Avoiding being a remote hermit

Last week I wrote a little bit about my experience working from home. I mentioned that I sometimes work from a local coworking space to get away from the noise of my kids. What I didn’t say is that I do it to be around people — because I don’t. I like being social, but I don’t feel like I miss anything working from home.

I leave the house more often than I’d probably choose to. I think my record is eight days without leaving the house, but it’s almost always much shorter than that. Sometimes it’s as simple as taking the kids to school in the morning. Other times I actually go do things with my friends. But I can’t say I’ve ever felt the need to work from not-house just to be around people.

Part of that is that I often interact with people over text (e.g. Twitter, instant messaging, etc) anyway. In my jobs, I’ve always been able to be relatively available online, so I’m able to keep in touch when I need interaction. And I often spent time on the phone or in video calls with people, so I got that higher-bandwidth interaction, too.

But I can see how someone freelancing or otherwise not interacting with coworkers regularly can quickly become a recluse. The Trello blog recently ran an article about avoiding becoming a hermit. I read it thinking “yeah, this is good advice but I take a slightly different approach.”

For example, I don’t dress up in “work clothes”. I wear shorts and a t-shirt when it’s warm and add more clothing when it gets colder. But I do have a rule that I won’t wear pajamas unless I’m sick. I don’t need slacks and a collared shirt to feel like I’m at work, but wearing pajamas is basically an invitation to not even bother.

I also don’t watch TV during the work day, with rare exception (hello, NCAA tournament!). But I do listen to podcasts. I frequently notice that I don’t really pay attention to what’s been said; they’re really more like background noise a lot of the time. Except when I need to focus on reading, the podcasts don’t really get in the way. I can even write with a podcast playing most of the time.

Overall, not leaving the house is one of the benefits of working from home for me. Life forces me out of the house enough, and I’m just social enough, that I can still get the human interaction I need. Your mileage may vary.

Working remotely or remotely working?

It’s been almost six years since I became a full-time telecommuter. While I won’t rule out working in an office again, it’s hard to imagine at this point. Offices are a nice place to visit, drink the free coffee and soda, and then leave.

I’ve worked for an entirely remote tech startup. I’ve worked as (as far as I know) the only true remotee in a 100-plus person division of a 130 kiloperson company. Now I work on a different continent from my manager on a project where some of the people I work with aren’t even employees of my company.

Across these different experiences, I’ve had both good and bad. But working remotely has not only been personally beneficial, I think it’s made me a better employee. Oh sure, there are times that I just sit there and stare at my screen blankly. Or I’ll absentmindedly surf the Internet instead of doing work. But I did that when I worked in an office.

But working from home means that when I can’t focus on work, I can step away for a few minutes to do laundry or vacuum or read a book to my kid. These short breaks where I can truly get away mean that I can focus that much better when I get back. I was never able to do that working in an office.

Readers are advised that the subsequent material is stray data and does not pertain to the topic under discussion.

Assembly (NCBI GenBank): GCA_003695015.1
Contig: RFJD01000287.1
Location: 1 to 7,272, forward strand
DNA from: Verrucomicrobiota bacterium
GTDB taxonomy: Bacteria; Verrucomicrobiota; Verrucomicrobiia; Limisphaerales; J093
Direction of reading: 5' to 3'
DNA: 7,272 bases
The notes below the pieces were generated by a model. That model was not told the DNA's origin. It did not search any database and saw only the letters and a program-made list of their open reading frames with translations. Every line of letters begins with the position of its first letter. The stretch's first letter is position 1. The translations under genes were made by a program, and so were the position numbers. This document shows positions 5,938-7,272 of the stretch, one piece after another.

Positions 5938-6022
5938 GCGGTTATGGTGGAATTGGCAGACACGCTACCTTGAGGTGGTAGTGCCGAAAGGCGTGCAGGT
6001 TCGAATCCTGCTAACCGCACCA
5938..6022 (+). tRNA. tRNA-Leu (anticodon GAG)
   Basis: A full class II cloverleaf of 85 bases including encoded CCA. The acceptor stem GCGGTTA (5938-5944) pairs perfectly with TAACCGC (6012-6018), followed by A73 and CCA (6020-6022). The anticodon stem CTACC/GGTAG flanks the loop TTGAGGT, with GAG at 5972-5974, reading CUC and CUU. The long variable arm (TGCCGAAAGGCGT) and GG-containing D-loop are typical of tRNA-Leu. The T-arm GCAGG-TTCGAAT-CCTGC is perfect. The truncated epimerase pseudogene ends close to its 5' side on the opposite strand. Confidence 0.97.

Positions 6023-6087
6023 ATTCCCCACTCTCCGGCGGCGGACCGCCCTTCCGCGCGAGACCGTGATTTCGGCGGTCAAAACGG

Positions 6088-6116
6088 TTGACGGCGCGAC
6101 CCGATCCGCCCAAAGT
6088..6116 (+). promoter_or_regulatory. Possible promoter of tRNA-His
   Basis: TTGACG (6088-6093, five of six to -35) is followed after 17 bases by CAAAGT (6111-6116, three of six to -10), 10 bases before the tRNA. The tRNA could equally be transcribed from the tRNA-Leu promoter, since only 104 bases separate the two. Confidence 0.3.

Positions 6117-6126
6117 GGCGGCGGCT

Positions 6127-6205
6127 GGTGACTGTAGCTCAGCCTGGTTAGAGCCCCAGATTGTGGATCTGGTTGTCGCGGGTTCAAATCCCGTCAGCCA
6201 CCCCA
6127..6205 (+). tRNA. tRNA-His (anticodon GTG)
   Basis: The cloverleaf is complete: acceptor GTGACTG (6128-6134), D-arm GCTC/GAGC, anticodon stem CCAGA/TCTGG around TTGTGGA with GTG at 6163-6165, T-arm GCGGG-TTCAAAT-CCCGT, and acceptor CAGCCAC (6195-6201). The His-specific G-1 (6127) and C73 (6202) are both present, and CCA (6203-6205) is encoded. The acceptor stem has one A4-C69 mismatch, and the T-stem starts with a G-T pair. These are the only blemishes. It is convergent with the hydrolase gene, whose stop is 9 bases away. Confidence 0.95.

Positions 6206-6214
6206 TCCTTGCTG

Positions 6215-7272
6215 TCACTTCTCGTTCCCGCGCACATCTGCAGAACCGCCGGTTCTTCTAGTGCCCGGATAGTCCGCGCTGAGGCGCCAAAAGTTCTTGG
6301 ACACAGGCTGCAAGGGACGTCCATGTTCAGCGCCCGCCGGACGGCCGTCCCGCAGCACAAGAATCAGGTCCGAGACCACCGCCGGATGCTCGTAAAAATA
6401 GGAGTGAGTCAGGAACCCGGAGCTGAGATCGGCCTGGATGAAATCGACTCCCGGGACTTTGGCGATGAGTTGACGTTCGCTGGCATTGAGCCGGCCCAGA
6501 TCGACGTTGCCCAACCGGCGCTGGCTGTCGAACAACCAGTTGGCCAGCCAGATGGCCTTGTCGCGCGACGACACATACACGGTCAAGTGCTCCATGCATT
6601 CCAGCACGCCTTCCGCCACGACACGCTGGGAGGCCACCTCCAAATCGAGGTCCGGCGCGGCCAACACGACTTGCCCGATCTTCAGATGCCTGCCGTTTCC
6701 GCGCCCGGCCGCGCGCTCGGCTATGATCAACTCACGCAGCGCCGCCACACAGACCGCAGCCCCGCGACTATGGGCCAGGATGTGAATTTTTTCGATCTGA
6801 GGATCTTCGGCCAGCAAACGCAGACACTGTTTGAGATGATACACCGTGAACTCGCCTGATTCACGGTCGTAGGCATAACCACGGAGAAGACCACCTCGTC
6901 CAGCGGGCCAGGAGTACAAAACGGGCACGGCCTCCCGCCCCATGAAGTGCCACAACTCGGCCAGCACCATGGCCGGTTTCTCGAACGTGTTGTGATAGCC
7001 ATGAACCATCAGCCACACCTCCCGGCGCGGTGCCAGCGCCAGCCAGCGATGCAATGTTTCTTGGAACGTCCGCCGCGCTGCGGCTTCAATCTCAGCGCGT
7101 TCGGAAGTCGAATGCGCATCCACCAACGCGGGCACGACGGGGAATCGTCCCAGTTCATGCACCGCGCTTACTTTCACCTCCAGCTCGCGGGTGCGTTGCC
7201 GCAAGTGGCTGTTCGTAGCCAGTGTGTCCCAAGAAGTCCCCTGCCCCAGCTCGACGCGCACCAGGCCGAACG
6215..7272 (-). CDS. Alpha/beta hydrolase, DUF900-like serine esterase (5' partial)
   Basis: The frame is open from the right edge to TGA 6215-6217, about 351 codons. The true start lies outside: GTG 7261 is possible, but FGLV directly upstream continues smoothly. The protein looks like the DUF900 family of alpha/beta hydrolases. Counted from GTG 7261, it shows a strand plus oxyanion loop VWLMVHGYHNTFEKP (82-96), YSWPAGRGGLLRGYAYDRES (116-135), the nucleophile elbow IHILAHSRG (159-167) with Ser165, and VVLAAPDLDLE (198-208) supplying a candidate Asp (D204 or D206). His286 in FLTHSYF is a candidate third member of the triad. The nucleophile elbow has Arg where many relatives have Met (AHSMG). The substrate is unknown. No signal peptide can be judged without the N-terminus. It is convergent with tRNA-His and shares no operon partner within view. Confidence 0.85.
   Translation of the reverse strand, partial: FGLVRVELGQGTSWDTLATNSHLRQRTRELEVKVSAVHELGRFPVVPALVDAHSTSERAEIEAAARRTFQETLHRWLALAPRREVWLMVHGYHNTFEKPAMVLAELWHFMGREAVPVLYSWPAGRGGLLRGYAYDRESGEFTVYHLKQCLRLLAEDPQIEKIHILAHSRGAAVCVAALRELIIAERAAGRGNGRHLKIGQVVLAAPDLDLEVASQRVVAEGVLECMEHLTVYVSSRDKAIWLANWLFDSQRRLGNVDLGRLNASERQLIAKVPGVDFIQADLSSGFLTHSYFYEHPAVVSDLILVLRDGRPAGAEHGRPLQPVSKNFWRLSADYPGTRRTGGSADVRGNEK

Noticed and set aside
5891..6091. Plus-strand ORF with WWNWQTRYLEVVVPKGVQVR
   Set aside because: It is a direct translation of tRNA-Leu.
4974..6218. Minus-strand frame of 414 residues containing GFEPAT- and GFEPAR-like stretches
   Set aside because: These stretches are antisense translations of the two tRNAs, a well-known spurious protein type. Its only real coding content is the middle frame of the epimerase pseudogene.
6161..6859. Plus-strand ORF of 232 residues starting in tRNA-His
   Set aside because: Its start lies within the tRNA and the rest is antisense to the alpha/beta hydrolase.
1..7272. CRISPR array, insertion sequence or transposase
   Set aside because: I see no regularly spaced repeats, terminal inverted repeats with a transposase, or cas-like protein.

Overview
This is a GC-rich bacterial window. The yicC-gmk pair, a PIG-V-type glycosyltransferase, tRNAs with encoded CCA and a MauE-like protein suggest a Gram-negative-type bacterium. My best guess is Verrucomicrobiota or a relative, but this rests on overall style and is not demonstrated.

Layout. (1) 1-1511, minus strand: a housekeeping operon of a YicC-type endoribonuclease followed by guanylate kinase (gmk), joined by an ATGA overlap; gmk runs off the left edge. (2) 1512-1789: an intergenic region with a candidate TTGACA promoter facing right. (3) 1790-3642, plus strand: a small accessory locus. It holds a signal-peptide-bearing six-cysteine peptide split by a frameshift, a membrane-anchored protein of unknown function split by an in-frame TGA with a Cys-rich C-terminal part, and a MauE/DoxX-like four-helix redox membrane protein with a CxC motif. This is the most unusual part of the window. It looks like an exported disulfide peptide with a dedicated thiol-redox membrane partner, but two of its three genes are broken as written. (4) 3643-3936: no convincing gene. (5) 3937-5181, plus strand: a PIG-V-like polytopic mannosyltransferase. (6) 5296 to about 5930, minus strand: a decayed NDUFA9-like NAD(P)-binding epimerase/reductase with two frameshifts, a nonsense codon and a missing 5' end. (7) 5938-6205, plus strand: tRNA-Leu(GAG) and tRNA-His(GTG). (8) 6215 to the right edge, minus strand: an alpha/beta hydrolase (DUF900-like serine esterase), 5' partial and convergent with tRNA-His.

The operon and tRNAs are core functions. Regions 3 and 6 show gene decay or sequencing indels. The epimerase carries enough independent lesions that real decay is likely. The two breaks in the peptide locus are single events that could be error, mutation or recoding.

When I was working in marketing at Cycle Computing, I would sometimes mow the lawn during the work day. I didn’t need to be immediately available in case of emergency, and I found that the forced isolation of mowing the lawn made it easy to focus. I could do a lot of writing in my head as I mowed and immediately type it up when I got back inside.

I haven’t found that I need to be more disciplined working from home. I have a room with a door that I use as my office, so I have some physical separation between “work” and “home”. I did a few work-from-home days when I was at Purdue and each time I noticed that I was much more productive on those days because I didn’t get involved in a bunch of conversations that I didn’t need to.

These days, I sometimes leave the confines of the house to work from the coworking space I belong to downtown. The main motivation is that my kids are bigger and louder than they used to be, so days when they’re home, they make it difficult to concentrate. And sometimes it’s nice to have a cup of coffee that I didn’t have to make for myself. And now there’s science to back up my decision to stay out of the office.

Working from home

A couple of months ago, Harvard Business Review ran an article about working from home. The article didn’t say telecommuting is the worst, but it did point out some of the productivity and morale benefits of office interactions. After two years of my own working from home experience, I thought I’d reflect on my own opinions.

The thing that has surprised me the most is how much I miss having a commute home. Whether by bus, bike, or car, my trip home took 15-30 minutes. It was my time to switch from work mode to home mode (and if I were riding the bus, watch some Netflix). My commute home now is the two seconds it takes me to stand up and leave the room. If I’ve had a rough day at work, immediately walking into a 4 year old and a 1 year old (and a wife who has been herding them all day) doesn’t allow for much time to reset.

I do sometimes miss the personal interactions with my coworkers. I have a colleague across town, and I see him in person once every few months. On a normal day, the fact that I can work without someone sitting in my office distracting me is a benefit. When I do need to talk something out, coworkers are a video call away. I really only miss physical presence on days when I’m just not feeling very motivated to work.